"CRRC's competitive edge has centered on price, and the company has to rely on imported technologies," Beijing Jiaotong University professor Zhao Jian told local media. It remains unclear whether the company can improve its earnings power on its own.

The Shanghai Stock Exchange reopened in 1990, primarily to help state-owned companies raise funds for restructuring.   © Reuters

Chinese stock markets were created mainly to help state-owned companies raise funds for restructuring. The Shanghai Stock Exchange was reopened in 1990 after being shut for about 40 years, and the bourse in Shenzhen was founded around the same time. The government initially prioritized core business operations to be spun off from state-run enterprises, which were in relatively better condition. But as more companies went public, the quality of state-owned enterprises being listed began to deteriorate.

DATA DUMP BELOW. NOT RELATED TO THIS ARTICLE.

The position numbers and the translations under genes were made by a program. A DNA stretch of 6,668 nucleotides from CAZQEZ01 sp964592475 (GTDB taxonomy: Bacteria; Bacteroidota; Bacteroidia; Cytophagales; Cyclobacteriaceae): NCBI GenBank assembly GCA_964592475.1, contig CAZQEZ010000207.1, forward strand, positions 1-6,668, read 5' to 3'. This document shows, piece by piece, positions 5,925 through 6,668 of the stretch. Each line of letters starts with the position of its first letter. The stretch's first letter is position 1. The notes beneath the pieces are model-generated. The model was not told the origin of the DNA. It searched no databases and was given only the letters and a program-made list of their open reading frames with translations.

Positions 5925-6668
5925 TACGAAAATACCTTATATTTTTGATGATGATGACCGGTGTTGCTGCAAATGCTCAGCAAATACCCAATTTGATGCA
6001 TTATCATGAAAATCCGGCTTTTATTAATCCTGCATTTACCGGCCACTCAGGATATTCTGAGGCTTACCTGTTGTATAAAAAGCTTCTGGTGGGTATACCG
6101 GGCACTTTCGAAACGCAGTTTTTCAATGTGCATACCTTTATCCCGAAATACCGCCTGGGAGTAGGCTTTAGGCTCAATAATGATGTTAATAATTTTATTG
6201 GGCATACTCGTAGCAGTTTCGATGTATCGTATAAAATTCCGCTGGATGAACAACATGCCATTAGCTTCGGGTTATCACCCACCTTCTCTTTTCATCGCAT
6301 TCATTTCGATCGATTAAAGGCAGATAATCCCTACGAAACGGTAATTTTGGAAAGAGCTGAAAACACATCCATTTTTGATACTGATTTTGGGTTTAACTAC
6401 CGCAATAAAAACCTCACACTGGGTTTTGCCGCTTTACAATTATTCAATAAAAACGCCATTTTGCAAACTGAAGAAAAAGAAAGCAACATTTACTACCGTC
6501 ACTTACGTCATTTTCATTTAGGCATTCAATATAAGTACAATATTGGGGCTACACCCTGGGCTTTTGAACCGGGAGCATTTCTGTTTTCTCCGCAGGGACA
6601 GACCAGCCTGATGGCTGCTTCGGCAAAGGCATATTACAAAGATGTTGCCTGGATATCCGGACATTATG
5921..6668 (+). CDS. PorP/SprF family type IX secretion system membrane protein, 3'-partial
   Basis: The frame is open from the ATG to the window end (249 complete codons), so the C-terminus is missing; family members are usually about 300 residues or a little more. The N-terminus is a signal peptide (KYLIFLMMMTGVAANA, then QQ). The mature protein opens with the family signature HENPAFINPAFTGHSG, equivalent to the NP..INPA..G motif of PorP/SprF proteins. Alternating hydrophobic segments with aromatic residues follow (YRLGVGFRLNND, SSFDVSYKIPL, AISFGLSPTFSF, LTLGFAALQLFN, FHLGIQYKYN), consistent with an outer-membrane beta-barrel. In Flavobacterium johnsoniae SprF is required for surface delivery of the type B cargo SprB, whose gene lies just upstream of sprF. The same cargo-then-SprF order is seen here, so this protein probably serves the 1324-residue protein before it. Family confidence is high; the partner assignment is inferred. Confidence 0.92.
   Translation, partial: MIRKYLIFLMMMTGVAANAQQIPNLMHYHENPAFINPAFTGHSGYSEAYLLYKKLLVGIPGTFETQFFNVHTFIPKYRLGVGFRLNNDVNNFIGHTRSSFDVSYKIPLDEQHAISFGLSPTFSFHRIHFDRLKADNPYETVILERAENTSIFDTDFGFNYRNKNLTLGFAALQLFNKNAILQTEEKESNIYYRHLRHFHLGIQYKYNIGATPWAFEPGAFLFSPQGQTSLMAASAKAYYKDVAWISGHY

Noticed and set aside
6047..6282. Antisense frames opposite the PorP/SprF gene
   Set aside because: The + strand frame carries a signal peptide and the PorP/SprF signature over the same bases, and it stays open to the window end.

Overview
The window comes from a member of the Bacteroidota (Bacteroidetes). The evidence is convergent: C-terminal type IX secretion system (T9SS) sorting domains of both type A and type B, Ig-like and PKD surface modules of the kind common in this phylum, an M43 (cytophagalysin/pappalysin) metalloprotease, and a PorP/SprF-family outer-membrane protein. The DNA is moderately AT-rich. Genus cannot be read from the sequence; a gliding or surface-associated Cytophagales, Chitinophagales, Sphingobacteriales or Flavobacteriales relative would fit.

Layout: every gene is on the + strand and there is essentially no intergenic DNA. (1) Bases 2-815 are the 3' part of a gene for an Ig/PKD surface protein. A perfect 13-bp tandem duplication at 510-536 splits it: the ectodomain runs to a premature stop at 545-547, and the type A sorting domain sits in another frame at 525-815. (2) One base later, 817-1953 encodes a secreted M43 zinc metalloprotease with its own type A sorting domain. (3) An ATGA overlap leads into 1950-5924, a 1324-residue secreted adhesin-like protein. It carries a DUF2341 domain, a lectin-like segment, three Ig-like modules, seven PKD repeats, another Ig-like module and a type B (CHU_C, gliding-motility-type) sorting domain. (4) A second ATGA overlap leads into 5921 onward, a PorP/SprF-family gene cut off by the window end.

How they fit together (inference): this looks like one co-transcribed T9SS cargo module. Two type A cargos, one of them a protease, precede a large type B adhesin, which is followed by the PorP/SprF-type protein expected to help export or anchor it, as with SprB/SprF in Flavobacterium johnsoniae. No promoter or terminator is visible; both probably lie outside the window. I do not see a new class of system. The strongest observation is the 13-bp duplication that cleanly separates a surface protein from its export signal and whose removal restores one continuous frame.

Wendy Liu, head of China equity research and chief equity strategist for greater China at Nomura International Hong Kong, says that the SOEs offer the country protection during downturns.

They are an "economic buffer" for the government, especially during "the extreme chilliness of night," like the global financial crisis. And when overcapacity issues surface at the state-owned companies, the private sector often benefits.

China Unicom and its state-backed peers, China Mobile and China Telecom, demonstrated how the government can use the SOEs to achieve greater economic goals. The parents of all three of these big telecoms are "central companies" -- strategic large-scale state-owned enterprises under the direct jurisdiction of SASAC.